Chapter 1: Systems of Linear Equations and Matrices
 Chapter 1.1: Introduction to Systems of Linear Equations
 Chapter 1.2: Gaussian Elimination
 Chapter 1.3: Matrices and Matrix Operations
 Chapter 1.4: Inverses; Algebraic Properties of Matrices
 Chapter 1.5: Elementary Matrices and a Method for Finding A1
 Chapter 1.6: More on Linear Systems and Invertible Matrics
 Chapter 1.7: Diagonal, Triangular, and Symmetric Matrices
 Chapter 1.8: Applications of Linear Systems
 Chapter 1.9: Leontief InputOutput Models
 Chapter 10.1: Constructing Curves and Surfaces Through Specified Points
 Chapter 10.10: Computer Graphics
 Chapter 10.11: Equilibrium Temperature Distributions
 Chapter 10.12: Computed Tomography
 Chapter 10.13: Fractals
 Chapter 10.14: Chaos
 Chapter 10.15: Cryptography
 Chapter 10.16: Genetics
 Chapter 10.17: AgeSpecific Population Growth
 Chapter 10.18: Harvesting of Animal Populations
 Chapter 10.19: A Least Squares Model for Human Hearing
 Chapter 10.2: Geometric Linear Programming
 Chapter 10.20: Warps and Morphs
 Chapter 10.3: The Earliest Applications of Linear Algebra
 Chapter 10.4: Cubic Spline Interpolation
 Chapter 10.5: Markov Chains
 Chapter 10.6: Graph Theory
 Chapter 10.7: Games of Strategy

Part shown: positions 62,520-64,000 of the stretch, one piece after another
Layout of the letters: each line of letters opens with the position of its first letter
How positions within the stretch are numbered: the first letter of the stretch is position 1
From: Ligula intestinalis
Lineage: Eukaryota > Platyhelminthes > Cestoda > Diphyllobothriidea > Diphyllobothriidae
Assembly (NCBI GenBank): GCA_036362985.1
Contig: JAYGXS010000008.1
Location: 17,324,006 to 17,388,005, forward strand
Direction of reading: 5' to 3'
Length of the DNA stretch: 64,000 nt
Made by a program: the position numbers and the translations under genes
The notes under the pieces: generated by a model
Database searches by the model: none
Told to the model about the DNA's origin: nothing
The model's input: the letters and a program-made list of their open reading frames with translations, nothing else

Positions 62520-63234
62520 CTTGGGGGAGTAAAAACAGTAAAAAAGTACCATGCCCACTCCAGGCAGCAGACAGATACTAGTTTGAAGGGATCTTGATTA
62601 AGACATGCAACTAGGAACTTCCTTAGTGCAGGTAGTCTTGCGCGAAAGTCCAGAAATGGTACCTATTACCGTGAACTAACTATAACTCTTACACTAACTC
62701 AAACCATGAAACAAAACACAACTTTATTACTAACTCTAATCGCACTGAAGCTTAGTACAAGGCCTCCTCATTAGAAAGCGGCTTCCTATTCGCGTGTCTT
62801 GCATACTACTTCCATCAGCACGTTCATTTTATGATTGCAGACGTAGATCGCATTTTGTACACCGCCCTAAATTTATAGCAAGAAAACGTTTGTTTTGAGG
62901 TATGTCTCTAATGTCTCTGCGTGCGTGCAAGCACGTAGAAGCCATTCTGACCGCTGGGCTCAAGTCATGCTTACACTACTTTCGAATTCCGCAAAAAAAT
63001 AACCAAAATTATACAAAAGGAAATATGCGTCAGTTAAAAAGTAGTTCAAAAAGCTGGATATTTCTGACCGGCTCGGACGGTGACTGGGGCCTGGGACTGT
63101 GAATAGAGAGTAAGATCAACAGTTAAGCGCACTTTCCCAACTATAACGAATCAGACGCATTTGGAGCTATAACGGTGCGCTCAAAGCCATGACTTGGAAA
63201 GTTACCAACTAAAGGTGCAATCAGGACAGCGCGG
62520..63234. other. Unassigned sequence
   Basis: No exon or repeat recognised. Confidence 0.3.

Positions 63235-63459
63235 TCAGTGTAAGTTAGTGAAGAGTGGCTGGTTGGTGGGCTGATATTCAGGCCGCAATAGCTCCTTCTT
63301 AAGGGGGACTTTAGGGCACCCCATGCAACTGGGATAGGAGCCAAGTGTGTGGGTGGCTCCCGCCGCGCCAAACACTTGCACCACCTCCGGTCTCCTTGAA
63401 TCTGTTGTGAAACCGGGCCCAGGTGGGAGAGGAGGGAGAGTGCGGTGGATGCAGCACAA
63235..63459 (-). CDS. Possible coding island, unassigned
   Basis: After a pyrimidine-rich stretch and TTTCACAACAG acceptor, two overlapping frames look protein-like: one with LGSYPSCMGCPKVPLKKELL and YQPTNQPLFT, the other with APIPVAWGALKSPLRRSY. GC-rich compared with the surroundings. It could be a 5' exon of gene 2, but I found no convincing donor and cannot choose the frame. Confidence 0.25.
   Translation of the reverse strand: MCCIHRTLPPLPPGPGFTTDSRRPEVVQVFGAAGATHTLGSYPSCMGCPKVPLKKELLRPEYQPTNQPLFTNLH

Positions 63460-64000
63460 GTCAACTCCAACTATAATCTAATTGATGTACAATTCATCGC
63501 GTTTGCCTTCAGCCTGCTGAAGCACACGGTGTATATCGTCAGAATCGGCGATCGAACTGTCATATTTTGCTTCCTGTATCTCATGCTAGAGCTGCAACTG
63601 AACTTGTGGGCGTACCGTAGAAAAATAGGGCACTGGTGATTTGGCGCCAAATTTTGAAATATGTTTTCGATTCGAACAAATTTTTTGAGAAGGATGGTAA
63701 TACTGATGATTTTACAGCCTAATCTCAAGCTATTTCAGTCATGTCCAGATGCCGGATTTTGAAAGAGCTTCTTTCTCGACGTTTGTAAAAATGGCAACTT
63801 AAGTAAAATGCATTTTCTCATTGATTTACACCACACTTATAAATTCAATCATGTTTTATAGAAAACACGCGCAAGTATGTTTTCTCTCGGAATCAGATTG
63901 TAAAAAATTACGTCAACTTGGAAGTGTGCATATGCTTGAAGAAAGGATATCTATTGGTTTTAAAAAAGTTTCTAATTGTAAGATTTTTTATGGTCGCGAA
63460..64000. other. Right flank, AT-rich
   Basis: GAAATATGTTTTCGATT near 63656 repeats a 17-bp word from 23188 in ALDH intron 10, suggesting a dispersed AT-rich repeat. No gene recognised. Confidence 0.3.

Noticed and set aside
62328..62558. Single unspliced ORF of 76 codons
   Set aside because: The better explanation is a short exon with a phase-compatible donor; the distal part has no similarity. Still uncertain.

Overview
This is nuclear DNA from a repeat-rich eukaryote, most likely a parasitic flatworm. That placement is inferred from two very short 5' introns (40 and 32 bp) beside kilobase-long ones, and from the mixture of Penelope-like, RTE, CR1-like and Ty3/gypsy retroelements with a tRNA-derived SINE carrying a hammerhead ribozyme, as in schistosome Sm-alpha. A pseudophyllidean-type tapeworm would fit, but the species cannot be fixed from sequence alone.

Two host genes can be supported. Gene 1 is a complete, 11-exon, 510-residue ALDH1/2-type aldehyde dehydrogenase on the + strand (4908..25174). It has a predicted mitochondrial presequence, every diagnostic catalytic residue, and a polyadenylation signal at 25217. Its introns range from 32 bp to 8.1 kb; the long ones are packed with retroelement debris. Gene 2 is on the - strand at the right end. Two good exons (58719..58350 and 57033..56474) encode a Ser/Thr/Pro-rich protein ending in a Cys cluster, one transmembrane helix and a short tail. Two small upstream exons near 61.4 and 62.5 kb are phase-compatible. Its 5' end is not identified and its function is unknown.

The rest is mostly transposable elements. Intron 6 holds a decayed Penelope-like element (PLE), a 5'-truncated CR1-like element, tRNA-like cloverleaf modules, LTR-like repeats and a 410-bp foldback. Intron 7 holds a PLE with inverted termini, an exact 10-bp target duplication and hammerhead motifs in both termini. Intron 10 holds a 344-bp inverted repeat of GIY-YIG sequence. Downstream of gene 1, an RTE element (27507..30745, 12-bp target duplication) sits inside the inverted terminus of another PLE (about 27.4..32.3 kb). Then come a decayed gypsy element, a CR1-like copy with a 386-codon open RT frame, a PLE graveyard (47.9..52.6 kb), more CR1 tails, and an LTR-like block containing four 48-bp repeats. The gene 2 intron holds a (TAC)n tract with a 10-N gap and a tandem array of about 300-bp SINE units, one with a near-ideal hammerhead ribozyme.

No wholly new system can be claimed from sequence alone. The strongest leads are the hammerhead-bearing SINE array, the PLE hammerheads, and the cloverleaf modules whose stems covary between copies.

Chapter 10.8: Leontief Economic Models
 Chapter 10.9: Forest Management
 Chapter 2: Determinants
 Chapter 2.1: Determinants by Cofactor Expansion
 Chapter 2.2: Evaluating Determinants by Row Reduction
 Chapter 2.3: Properties of Determinants; Cramer's Rule
 Chapter 3: Euclidean Vector Spaces
 Chapter 3.1: Vectors in 2Space, 3Space, and nSpace
 Chapter 3.2: Norm, Dot Product, and Distance in Rn
 Chapter 3.3: Orthogonality
 Chapter 3.4: The Geometry of Linear Systems
 Chapter 3.5: Cross Product
 Chapter 4: General Vector Spaces
 Chapter 4.1: Real Vector Spaces
 Chapter 4.10: Properties of Matrix Transformations
 Chapter 4.11: Geometry of Matrix Operators on
 Chapter 4.12: Dynamical Systems and Markov Chains
 Chapter 4.2: Subspaces
 Chapter 4.3: Linear Independence
 Chapter 4.4: Coordinates and Basis
 Chapter 4.5: Dimension
 Chapter 4.6: Change of Basis
 Chapter 4.7: Row Space, Column Space, and Null Space
 Chapter 4.8: Rank, Nullity, and the Fundamental Matrix Spaces
 Chapter 4.9: Matrix Transformations from Rn to Rm
 Chapter 5: Eigenvalues and Eigenvectors
 Chapter 5.1: Eigenvalues and Eigenvectors
 Chapter 5.2: Diagonalization
 Chapter 5.3: Complex Vector Spaces
 Chapter 5.4: Differential Equations
 Chapter 6: Inner Product Spaces
 Chapter 6.1: Inner Products
 Chapter 6.2: Inner Products
 Chapter 6.3: GramSchmidt Process; QRDecomposition
 Chapter 6.4: Best Approximation; Least Squares
 Chapter 6.5: Least Squares Fitting to Data
 Chapter 6.6: Function Approximation; Fourier Series
 Chapter 7: Diagonalization and Quadratic Forms
 Chapter 7.1: Orthogonal Matrices
 Chapter 7.2: Orthogonal Diagonalization
 Chapter 7.3: Quadratic Forms
 Chapter 7.4: Optimization Using Quadratic Forms
 Chapter 7.5: Hermitian, Unitary, and Normal Matrices
 Chapter 8: Linear Transformation
 Chapter 8.1: General Linear Transformations
 Chapter 8.2: Isomorphism
 Chapter 8.3: Compositions and Inverse Transformations
 Chapter 8.4: Matrices for General Linear Transformations
 Chapter 8.5: Similarity
 Chapter 9: Numerical Methods
 Chapter 9.1: LUDecompositions
 Chapter 9.2: The Power Method